Perhaps “strategic” is too generous a word, but Russia’s broader foreign policy objective is spelled out pretty clearly in its official military doctrine, which identifies as a key goal the desire to exploit “the protest potential of the population” in foreign states. So creating discord and discrediting democracy is undoubtedly part of a long-term plan.

Vasily Gatov

I don't disagree with that, but, again, this is not a systematic plotting against other countries in the conventional sense — it doesn't involve planting agents and saboteurs in order to instigate instability. These are much more careful acts that are performed from the outside, and in no way compare to Soviet or Cold War tactics.

Sean Illing

I think you’re defining “plotting” too narrowly there, but there is certainly a difference in terms of degree.

Vasily Gatov

It’s worth remembering that one of the goals of Russian foreign policy is to strengthen and expand the presence of Russian mass media tools that deliver the opinion of Russia to the world, and this is how Russian propaganda is conceived by many within the government.

Presidential candidate Donald Trump.
Presidential candidate Donald Trump.
John Sommers II/Getty Images

Sean Illing

What Russia does best is blur the lines. By tactically spreading misinformation, they relativize everything. Eventually, nobody really believes anything and all you’re left with is doubt and cynicism.

Vasily Gatov

Yes, but, as you know, this kind of thing is not a Russian invention. One of the first inventors of these mechanisms was William Randolph Hearst, the American newspaper tycoon. And of course many modern modes and techniques of subversive propaganda were developed and perfected by British and American authorities in the previous century.

The only strategic difference between the 20th century and what we're seeing today is the digital component, but the tactics and goals are hardly new and are practiced by virtually every major power.

Sean Illing

From Russia’s perspective, the very fact that this is an issue for us, that there are stories popping up about Russia’s influence, and that American media is forced to question the legitimacy of our process is itself a victory for them.

Vasily Gatov

Absolutely. This is what I've been arguing since the election. Russia undoubtedly celebrated the reports in American media about its activities. They want to instill doubt. They want to be part of the agenda. They want to penetrate our media culture.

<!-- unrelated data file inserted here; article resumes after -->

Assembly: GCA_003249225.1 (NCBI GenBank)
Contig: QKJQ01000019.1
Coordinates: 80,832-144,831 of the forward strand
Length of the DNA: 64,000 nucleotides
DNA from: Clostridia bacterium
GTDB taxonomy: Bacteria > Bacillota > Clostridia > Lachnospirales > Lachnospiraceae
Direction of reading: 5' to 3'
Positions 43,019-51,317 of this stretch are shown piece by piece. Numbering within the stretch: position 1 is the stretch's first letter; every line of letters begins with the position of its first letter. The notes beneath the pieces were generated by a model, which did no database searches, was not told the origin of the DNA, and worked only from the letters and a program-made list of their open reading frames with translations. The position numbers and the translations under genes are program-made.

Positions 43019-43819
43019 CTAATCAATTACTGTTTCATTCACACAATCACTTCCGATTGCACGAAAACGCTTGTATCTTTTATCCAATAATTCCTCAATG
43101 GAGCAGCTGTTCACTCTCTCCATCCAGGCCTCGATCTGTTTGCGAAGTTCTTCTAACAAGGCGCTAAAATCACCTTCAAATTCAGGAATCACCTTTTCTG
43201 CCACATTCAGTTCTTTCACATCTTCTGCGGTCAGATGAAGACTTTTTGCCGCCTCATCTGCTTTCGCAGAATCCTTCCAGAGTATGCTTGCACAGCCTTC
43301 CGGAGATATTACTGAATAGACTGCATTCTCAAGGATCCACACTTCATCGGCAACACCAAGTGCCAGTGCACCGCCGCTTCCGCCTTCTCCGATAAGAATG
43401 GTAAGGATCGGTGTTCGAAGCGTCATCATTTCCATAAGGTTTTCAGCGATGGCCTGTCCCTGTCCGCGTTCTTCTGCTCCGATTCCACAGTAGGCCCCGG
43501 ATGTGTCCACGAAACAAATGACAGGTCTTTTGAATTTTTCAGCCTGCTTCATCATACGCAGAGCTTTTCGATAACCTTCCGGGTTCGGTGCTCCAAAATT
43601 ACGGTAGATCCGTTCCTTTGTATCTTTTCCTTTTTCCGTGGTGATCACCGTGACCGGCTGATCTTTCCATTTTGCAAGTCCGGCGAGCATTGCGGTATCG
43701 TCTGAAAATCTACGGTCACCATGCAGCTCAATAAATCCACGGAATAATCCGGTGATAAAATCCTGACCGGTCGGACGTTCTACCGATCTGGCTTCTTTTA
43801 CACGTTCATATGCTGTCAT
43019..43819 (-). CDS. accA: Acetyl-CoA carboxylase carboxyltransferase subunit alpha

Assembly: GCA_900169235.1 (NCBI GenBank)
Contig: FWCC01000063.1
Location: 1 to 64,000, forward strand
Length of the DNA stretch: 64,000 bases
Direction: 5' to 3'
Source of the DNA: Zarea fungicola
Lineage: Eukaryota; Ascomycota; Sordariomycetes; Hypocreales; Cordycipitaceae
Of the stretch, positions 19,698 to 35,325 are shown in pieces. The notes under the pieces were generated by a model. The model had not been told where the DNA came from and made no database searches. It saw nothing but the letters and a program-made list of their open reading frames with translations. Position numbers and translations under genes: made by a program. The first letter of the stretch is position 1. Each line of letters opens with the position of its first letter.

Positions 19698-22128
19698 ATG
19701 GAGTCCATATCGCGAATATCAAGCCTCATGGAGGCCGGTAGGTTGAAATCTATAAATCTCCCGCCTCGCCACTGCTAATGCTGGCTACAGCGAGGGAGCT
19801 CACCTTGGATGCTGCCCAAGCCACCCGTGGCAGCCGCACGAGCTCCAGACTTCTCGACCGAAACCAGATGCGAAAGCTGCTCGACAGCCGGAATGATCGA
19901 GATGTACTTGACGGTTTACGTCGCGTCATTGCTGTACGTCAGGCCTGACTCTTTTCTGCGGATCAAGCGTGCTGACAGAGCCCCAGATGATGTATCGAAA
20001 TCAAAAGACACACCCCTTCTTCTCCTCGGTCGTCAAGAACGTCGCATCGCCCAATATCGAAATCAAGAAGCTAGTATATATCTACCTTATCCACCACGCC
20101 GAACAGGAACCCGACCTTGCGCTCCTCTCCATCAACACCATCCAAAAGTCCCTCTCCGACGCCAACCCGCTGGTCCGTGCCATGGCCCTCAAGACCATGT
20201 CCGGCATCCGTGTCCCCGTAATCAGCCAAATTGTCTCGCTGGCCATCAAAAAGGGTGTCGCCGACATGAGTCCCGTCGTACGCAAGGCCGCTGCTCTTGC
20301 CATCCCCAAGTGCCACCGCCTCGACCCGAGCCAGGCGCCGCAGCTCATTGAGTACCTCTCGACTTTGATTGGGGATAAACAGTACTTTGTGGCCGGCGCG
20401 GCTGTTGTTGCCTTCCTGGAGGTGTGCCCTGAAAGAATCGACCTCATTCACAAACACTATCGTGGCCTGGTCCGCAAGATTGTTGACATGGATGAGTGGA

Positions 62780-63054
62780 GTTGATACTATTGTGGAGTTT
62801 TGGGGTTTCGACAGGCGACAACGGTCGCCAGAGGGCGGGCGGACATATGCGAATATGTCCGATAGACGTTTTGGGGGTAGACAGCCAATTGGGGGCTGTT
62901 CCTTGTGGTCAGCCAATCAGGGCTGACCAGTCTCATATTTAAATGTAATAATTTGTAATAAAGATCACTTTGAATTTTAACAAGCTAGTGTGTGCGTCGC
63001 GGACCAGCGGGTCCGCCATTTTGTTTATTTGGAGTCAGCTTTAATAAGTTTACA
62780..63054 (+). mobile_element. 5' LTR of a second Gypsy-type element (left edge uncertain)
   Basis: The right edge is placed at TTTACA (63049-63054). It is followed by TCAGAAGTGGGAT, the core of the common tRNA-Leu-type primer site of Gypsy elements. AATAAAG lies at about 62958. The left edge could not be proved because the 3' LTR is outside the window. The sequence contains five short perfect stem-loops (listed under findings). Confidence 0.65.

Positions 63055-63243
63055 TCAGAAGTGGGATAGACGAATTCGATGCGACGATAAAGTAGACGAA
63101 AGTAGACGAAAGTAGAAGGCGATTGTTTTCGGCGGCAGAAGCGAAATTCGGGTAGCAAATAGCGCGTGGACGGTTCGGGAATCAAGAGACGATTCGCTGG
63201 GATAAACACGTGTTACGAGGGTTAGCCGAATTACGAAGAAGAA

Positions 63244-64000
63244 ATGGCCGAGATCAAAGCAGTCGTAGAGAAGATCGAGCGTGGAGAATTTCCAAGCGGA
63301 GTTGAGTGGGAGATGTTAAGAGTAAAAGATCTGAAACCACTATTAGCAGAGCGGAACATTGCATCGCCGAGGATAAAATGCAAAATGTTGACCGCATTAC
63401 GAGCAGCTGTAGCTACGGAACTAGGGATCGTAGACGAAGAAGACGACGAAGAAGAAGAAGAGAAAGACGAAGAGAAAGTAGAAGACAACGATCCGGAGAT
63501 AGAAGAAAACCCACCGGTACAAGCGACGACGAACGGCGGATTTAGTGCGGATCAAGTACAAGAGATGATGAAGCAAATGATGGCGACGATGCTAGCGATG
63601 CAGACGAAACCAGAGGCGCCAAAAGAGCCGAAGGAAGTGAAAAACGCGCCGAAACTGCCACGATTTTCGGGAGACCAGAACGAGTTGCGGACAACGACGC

Russian penetration is dramatically overstated in American media, but that only serves them better. It creates the impression that they're more powerful than they are. That discussions like this are necessary at all is a tremendous win for Russia.

Sean Illing

Is there any way for a state to defend against these kind of cyber encroachments, given the structure of social media and the internet?

Vasily Gatov

I'm not sure. I'm inclined to believe this is more a problem for Facebook and Twitter to solve than it is for states. Fake news and misinformation spreads as a result of social media algorithms, and I think that's more significant than the subversive activity of states. What we're seeing now would not be possible without social media networks.

Whether it's Donald Trump or Breitbart.com or the Russian government, the ability to pollute discourse and reinforce narratives is readily available, and that's the larger problem.

Sean Illing

I tend to think Russia’s role in this election was greater than you suggest, but we at least agree that there was a propaganda campaign, however small or ineffective.

Should the United States interpret this as an act of ideological war? Is this a digital reboot of the Cold War?

Vasily Gatov

No, and I think it's important that we not treat this as war, or even as a new Cold War. The Soviet Union, unlike modern Russia, had global goals, and in order to achieve those goals it had to actively spread an ideology that presumed the defeat of capitalism and, ultimately, the United States.

Russian ideology today is nonexistent. This is not ideology. The goal of current Russian politics is to be left alone. They don't want other states meddling in what they consider regional or domestic affairs.

On top of that, Russia wants to receive more respect as a global power, which means more respect for its interests beyond its national border. This is quite different from the Cold War. Russia doesn't want to destroy the United States as the Soviets did.

So we have to be careful not to overstate the nature of the conflict here.